ICSJWG presentation - “Presidential Executive Order 13920 and the OT Maginot Line”

Sept. 8, 2020
I will be presenting Monday September 21, 2020 at 2:20pmEastern at the ICSJWG Fall 2020 Conference on “Presidential Executive Order 13920 and the OT Maginot Line”.

I will be presenting Monday September 21, 2020 at 2:20pmEastern at the ICSJWG Fall 2020 Conference on “Presidential Executive Order 13920 and the OT Maginot Line”.

Cyber security was initially an IT function. To IT, the primary issue was to protect the Internet Protocol (IP) network. Consequently, all monitoring and protection occurred at the IP networks which inherently contain cyber security and cyber logging. Control systems also use IP networks, but additionally use control system hardware devices such as process sensors, actuators, drives, etc. Unlike IT devices such as firewalls, routers, and switches, control system devices have no cyber security, authentication, or cyber logging capabilities. Additionally, control system devices utilize lower level, non-IP networks that have no cyber security or cyber logging. For control system applications, the OT approach has been to emulate what has been done for IT. That is, provide all monitoring and protection around the OT network which excluded protecting the field equipment and control system devices. Effectively, IT/OT set up a Maginot Line similar to what was done during World War II. However, just like the Germans in World War II, the Chinese evaded the “OT Maginot Line” by installing hardware backdoors, in this case, in large electric transformers that would allow the attackers backdoor access to the transformer equipment behind all OT network monitoring and protection. The Chinese also provided counterfeit pressure and differential transmitters which operate behind all firewalls and are 100% trusted. This is a major safety concern. These attack vectors, which would allow the Chinese to damage critical equipment at a time of their choosing, resulted in Presidential Executive Order (EO) 13920. The EO included all field hardware and control systems yet excluded all network equipment. There are millions of pressure and differential pressure transmitters and more than 200 large electric transformers in the US bulk electric grid without a capability to detect if backdoors or counterfeits are present. This presentation will address the engineering issues behind the Executive Order and new unhackable process sensor technology that can detect counterfeit devices and validate the origin of “sensor” signals. This process sensor monitoring technology will enable higher confidence that supply chain issues will not have an impact on the process as well as provide higher confidence in reliability and safety.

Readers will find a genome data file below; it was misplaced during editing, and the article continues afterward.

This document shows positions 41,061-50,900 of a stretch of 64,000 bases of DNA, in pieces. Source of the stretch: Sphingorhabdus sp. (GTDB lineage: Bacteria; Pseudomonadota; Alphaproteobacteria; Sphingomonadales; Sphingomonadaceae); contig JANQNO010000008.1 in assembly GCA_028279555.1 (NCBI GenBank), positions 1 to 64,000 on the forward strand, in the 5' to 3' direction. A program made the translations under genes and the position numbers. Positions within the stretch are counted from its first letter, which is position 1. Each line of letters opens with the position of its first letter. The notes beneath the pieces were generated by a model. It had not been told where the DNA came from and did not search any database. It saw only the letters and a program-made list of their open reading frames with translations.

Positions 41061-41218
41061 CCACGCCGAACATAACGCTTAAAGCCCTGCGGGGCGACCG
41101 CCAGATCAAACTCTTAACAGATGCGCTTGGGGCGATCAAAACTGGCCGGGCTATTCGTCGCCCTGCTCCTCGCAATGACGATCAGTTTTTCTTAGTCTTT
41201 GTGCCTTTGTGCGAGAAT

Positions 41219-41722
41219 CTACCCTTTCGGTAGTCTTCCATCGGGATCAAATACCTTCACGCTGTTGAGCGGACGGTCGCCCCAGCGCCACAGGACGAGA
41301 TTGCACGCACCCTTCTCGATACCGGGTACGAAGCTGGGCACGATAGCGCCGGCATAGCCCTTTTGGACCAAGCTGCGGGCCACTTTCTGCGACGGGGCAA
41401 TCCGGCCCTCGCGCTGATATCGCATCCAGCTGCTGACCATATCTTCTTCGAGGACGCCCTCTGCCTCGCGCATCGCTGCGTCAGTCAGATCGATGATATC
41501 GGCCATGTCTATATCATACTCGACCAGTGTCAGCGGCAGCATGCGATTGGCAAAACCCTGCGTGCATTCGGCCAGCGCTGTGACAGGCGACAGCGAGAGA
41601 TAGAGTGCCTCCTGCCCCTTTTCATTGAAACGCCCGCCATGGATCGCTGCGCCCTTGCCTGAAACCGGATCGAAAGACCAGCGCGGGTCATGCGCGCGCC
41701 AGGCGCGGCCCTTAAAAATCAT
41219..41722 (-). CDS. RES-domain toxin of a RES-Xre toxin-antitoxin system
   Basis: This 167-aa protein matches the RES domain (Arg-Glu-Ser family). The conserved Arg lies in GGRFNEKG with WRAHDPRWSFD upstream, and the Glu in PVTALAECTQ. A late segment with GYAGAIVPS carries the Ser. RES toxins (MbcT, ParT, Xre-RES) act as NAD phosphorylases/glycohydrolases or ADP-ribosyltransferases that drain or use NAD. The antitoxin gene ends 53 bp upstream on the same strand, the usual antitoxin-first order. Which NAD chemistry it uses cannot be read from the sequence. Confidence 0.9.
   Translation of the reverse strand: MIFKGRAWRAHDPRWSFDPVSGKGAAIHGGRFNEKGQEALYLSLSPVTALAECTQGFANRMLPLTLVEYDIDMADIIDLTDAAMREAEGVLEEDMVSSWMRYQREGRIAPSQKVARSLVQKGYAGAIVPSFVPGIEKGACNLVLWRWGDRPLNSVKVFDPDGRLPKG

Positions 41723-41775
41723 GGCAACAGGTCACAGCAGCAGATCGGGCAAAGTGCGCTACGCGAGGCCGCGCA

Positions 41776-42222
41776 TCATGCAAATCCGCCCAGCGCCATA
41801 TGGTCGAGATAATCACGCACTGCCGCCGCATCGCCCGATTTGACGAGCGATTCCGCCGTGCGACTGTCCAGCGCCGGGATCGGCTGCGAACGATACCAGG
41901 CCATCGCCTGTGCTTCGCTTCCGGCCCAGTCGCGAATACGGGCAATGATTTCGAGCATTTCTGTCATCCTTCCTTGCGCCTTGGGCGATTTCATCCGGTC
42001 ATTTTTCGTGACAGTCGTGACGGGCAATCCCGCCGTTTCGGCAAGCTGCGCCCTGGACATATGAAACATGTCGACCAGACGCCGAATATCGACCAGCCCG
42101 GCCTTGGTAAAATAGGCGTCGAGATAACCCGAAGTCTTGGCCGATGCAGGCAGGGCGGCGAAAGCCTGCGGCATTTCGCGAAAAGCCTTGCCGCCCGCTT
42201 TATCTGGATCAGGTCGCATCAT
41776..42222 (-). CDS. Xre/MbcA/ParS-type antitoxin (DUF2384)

Joe Weiss

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